I recently upgraded my Dexcom system to the G5, which has allowed me to ditch the G4 receiver. However, I still had some juice left in my G4 transmitter, so I asked Allen if he would be willing to wear it for a week – Just for a fun comparison of his blood sugars versus mine.
If you know my husband AT ALL, then you know he’s completely squeamish when it’s his own blood, but mostly fine when it’s someone else’s. He inserts my sensors without fuss, and goes with me to my quarterly blood draws, but when he had to get his blood drawn for a physical at his work, he passed out. So I figured he would say no to my proposal, but I was thrilled when he agreed to be my pincushion for a week. He agreed knowing full well that he was committing to the initial insertion plus calibrations.
When he was finally ready to do the insertion, we got comfy on the bed, with a bucket in case he puked, and we got to work.
I don’t usually insert Dexcom sensors, but I know most of how it works, so I stuck it on, and prepped him for the actual insertion. Luckily he didn’t flinch, and I quickly pulled the inserter off. There was a little blood but not too bad. He let me know that it didn’t hurt and he was doing okay.
But then I had to insert the transmitter piece. There’s a little plastic arm on the sensor base that makes inserting the transmitter easier. However, that piece had fallen off as it sometimes does, which makes the transmitter insertion harder. So when I tried to insert the transmitter, I had to push really hard.
Allen freaked out. He laid down to try not to pass out, and ended up sitting back up and vomiting. I started crying because I felt so bad for what I felt was “making him do this.”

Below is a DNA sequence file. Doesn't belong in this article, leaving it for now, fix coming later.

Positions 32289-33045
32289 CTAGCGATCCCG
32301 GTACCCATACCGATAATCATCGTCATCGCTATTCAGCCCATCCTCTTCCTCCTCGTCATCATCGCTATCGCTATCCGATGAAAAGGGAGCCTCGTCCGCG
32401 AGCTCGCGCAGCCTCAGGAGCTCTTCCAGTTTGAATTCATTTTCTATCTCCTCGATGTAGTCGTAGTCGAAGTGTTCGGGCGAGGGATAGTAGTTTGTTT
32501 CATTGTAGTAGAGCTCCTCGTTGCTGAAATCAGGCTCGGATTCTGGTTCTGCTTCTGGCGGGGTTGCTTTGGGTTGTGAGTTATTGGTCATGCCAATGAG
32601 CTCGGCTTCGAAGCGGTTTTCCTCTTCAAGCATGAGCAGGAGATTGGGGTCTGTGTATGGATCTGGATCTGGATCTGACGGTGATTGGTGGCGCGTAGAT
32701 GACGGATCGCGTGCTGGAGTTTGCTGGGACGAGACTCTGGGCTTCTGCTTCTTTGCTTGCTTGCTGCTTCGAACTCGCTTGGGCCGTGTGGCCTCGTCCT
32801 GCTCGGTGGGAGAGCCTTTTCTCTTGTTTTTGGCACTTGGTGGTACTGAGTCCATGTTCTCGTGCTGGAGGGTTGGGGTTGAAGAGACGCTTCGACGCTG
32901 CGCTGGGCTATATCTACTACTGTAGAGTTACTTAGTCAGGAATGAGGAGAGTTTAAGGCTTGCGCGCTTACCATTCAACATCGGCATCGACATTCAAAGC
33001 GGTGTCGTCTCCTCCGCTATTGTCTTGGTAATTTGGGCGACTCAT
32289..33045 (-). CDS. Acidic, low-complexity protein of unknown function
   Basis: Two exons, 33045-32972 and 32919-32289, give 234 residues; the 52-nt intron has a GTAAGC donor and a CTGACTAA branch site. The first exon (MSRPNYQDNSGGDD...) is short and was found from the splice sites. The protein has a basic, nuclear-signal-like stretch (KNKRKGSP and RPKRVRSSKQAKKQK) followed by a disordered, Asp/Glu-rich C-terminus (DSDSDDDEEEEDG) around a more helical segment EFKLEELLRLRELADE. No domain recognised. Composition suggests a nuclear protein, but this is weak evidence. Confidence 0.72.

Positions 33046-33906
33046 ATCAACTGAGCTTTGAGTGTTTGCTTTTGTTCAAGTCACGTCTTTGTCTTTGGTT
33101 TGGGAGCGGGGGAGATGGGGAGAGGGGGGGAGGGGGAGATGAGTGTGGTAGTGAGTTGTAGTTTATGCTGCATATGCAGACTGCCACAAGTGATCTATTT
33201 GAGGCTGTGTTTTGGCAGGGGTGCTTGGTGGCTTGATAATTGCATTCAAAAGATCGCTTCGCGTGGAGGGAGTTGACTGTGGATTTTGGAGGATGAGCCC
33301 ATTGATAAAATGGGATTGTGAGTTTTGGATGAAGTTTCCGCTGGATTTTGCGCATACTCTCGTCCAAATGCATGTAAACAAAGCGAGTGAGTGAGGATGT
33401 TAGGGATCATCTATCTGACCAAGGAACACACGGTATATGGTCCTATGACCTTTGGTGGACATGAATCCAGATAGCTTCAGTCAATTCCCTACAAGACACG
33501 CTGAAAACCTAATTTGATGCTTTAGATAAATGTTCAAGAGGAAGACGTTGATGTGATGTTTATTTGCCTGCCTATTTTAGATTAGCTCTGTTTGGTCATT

Thankfully, a few minutes later, he and I both calmed down. He pulled up a YouTube video to distract himself and I quickly jimmied the transmitter into the sensor base without any more fuss.
So the experience began!
The first day, Allen ran high for a non-diabetic, but I think the readings were not accurate. There was probably a bad initial calibration or something, and once we added a few more calibrations, it fell into range.
(Allen’s numbers are on the pink receiver, mine are the screenshots)
The most interesting part was how steady his lines usually were compared to mine. I expected that he’d hover in the 80-100 range all the time, but not that he’d stay so completely steady even when eating high carb meals.
Even his “dawn phenomenon” wasn’t actually that – he had eaten right before sending me this screenshot below.
I think the most amazing comparison was this one of a 24 hour time span near the end of our 2 week experiment:
A typical non-diabetic and a typical diabetic for 24 hours. The difference was amazing. I even found myself trying extra-hard to be in a “normal” range to compete with him. Of course, I failed miserably, but it was a great experience.
I am so thankful for my husband being willing to experience a snippet of my life for two weeks. Even through our anniversary, a trip to Wisconsin, and many days of work, he carried that pink receiver without fuss. He said the transmitter in his arm didn’t bother him much at all. His tegaderm looked WAY better at the end of two weeks than mine EVER does. And removal when he was done was a piece of cake. Overall, it was a great learning experience for us both! (And he’s said he’ll never do it again… but we’ll see.)